The end of server side tyranny

The first half of the history of computing has been about the server side, with dumb clients.  The second half is going to be about intelligent clients and severely dumbed down servers.

It is instructive to look at this trend from the lens of the browser. The defining technologies on the client side were HTML and HTTP. The browser knew how to fetch HTML, and could display it. Javascript was a much later add-on.

So engineers flocked to the server side. Server side jocks were born.  The bearded, suspender wearing sysadmins of the ’80’s migrated to the shorts and T-shirt crowd of J2EE toting server side gun slingers. The job of the browser was to render HTML. The server’s responsibility was everything else – database lookups, service integration, authentication, validation… – everything.

Soon, Javascript came along. And it was treated with disdain, as a toy. Server side engineers expressed their disdain of a bratty little interpreted language. No self respecting engineer would work on the client side.

But Javascript continued to grow. In spite of all its warts, it continued to grow. (I highly recommend watching this video of Doug Crockford talking about Javascript – the good parts). And all its warts got covered up by very capable frameworks like jQuery. Browser compatibility continues to be an issue to the day, but tools like jQuery do a good job of managing the differences. Soon, this evolved to client side MVC, reactive programming, two way binding – things like backbone, knockout  and other frameworks evolved to meet the needs of more complexity on the client side. And HTML5 provided the ability to manage data, visualization, and state much better on the client side.

Soon, there was a realization – we can offload more of the work to the client. Kicking and screaming, server side work was being dragged to the client side. The Servers role is relegated to providing the data – JSON, typically – to the client ( I acknowledge that I am simplifying things a bit). The client is responsible for determining how to display it.

I still remember a conversation in 2011, where a server side engineer was aghast about the notion of the client side doing anything other than rendering HTML. The attitude was that the browser, and hence the customer, is a necessary evil.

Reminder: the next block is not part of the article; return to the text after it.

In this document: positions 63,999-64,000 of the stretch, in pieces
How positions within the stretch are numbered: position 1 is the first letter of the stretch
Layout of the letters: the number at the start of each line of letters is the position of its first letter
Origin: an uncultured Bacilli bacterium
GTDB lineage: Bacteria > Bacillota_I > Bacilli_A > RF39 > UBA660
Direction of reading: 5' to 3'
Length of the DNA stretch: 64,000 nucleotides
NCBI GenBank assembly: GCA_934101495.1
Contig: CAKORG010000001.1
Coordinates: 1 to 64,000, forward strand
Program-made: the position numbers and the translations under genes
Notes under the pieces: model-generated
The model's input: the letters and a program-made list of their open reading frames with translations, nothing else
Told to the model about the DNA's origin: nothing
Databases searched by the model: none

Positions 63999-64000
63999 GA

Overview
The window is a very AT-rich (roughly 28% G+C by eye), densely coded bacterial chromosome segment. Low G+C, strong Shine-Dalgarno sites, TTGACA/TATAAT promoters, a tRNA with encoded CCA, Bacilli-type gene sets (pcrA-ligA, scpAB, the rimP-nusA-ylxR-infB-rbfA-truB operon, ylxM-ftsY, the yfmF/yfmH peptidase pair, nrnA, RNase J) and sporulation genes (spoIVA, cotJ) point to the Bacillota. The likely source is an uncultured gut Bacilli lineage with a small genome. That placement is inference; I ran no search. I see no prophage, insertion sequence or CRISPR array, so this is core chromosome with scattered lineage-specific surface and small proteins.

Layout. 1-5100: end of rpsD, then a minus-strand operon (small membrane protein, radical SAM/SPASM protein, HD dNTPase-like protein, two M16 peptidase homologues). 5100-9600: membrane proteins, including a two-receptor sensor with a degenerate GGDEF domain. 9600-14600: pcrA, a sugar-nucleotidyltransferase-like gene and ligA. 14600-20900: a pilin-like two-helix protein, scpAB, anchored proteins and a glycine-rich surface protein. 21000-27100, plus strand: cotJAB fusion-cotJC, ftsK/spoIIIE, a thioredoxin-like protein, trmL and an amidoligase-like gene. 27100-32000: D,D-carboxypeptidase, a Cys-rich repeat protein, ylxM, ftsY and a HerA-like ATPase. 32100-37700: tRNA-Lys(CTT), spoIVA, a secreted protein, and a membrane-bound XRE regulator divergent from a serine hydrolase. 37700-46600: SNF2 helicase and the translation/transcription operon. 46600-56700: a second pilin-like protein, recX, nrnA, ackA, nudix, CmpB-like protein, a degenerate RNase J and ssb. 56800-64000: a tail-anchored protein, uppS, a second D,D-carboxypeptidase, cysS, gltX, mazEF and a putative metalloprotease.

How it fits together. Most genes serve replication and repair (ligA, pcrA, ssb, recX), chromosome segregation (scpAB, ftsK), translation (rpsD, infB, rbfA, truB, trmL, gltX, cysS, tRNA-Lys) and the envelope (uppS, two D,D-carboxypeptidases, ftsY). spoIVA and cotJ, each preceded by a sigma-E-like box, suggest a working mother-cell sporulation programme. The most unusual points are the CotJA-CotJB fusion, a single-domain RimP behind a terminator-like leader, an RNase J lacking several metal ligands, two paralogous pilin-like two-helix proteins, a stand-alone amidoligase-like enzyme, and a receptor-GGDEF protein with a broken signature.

Let’s look at this from the lens of a consumer of data. There is no question that a device, a browser, is necessary. That is how a consumer interactions with your rendition of the data. The fact that a server exists is inconsequential to the consumer. To the developer, the server is a necessarily evil. You MUST have the browser, the mobile app. You NEED the server because the client cannot do everything. Or can it ?

The server as a necessary evil

So what do servers do exactly?

– Serve up data

– Handle connections from lots of clients, to pull up data

– Do analytics on the back end (preprocessed or at runtime)

– Provide security functionality

In reality all of this can absolutely be done on the client side. The problem is about space, bandwidth (network and CPU).

In fact, that is the direction that new frameworks like meteor are going. JS on the client side, JS on the server, like Node.js. But wait, there is more ! Direct access to the database (Mongo) from the client. The data is stored as BSON in Mongo, allowing rapid conversion to JSON, the data format of choice in the browser.

To be clear, there is still a server layer in Meteor. The trend is clear, however – Increasingly, the role of the server side is continuing to be marginalized. It is all about the client and access to data. Dramatic advances in computation power and power consumption on client devices means that more work can be offloaded to the client.

In a decade, the balance of power will flip completely between the server and the client. The server will do niche jobs and large analytics. New applications build on clients will be powered by client side technology – be it JavaScript, Cocoa or client side Java technology.  The smug looks on server side engineers will be run over by smirks on the faces of client side technology experts.